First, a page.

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Old 07-03-2010, 09:55 AM   #11
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I'm in the middle of a 17 day trip in Colorado and had something interesting happen to me on the way out. It was 100degrees in western Nebraska and my Generac 6500 generator overheated on me running both ACs and the fridge for 8 hrs. I have a remote temperature sensor under the rear bumper close to the generator and it read 116. Granted I had not kept the generator very clean but I expect it should be able to run when I need it most. It came back after cooling for 20mins and I relied mostly on the dash AC and 1 house AC but I was pretty dissappointed. I run Mobile 1 in it and maybe I should remove the enclosure cover when it gets that hot but I'm not sure what else I could do besides add an oil cooler. Wish I had the Onan :/ Next time
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Old 07-03-2010, 02:54 PM   #12
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I'm in the middle of a 17 day trip in Colorado and had something interesting happen to me on the way out. It was 100degrees in western Nebraska and my Generac 6500 generator overheated on me running both ACs and the fridge for 8 hrs. I have a remote temperature sensor under the rear bumper close to the generator and it read 116. Granted I had not kept the generator very clean but I expect it should be able to run when I need it most. It came back after cooling for 20mins and I relied mostly on the dash AC and 1 house AC but I was pretty dissappointed. I run Mobile 1 in it and maybe I should remove the enclosure cover when it gets that hot but I'm not sure what else I could do besides add an oil cooler. Wish I had the Onan :/ Next time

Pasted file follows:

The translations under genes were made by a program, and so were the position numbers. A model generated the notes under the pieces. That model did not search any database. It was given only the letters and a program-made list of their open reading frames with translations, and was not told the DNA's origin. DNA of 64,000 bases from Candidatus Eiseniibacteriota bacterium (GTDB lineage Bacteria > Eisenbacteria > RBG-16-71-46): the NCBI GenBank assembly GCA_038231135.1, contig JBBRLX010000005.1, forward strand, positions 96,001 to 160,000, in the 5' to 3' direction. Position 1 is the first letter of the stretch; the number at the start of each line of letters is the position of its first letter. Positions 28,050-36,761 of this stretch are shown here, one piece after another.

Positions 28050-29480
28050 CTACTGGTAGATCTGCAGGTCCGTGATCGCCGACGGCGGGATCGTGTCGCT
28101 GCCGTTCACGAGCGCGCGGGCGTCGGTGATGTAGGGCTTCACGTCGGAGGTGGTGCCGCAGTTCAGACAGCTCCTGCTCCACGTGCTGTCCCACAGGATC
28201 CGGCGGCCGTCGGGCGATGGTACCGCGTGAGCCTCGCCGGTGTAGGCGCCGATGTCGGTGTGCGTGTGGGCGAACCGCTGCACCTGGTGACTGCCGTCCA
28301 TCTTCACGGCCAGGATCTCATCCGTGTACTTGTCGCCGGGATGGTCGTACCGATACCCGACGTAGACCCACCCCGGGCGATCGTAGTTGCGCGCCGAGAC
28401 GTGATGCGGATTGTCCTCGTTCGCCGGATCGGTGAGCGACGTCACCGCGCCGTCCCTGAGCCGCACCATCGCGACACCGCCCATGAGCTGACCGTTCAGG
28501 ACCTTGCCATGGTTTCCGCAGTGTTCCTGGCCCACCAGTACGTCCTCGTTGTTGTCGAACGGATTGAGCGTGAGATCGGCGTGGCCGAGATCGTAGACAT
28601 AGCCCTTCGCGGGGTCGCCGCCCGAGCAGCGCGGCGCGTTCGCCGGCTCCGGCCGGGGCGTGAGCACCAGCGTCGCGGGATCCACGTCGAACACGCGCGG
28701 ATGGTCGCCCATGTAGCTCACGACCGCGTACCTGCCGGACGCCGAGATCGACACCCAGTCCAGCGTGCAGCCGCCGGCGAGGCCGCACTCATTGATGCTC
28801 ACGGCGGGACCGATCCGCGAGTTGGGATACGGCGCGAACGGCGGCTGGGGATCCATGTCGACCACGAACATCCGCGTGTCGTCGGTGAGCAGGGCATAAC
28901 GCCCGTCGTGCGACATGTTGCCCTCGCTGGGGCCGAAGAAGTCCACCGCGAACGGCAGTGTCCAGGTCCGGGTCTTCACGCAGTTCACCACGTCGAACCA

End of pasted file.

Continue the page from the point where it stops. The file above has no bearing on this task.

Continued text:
Not sure if would have made a difference but we run our fridge on propane when traveling. Is there any way to get more air flow into the generator compartment?
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Old 07-30-2010, 10:13 AM   #13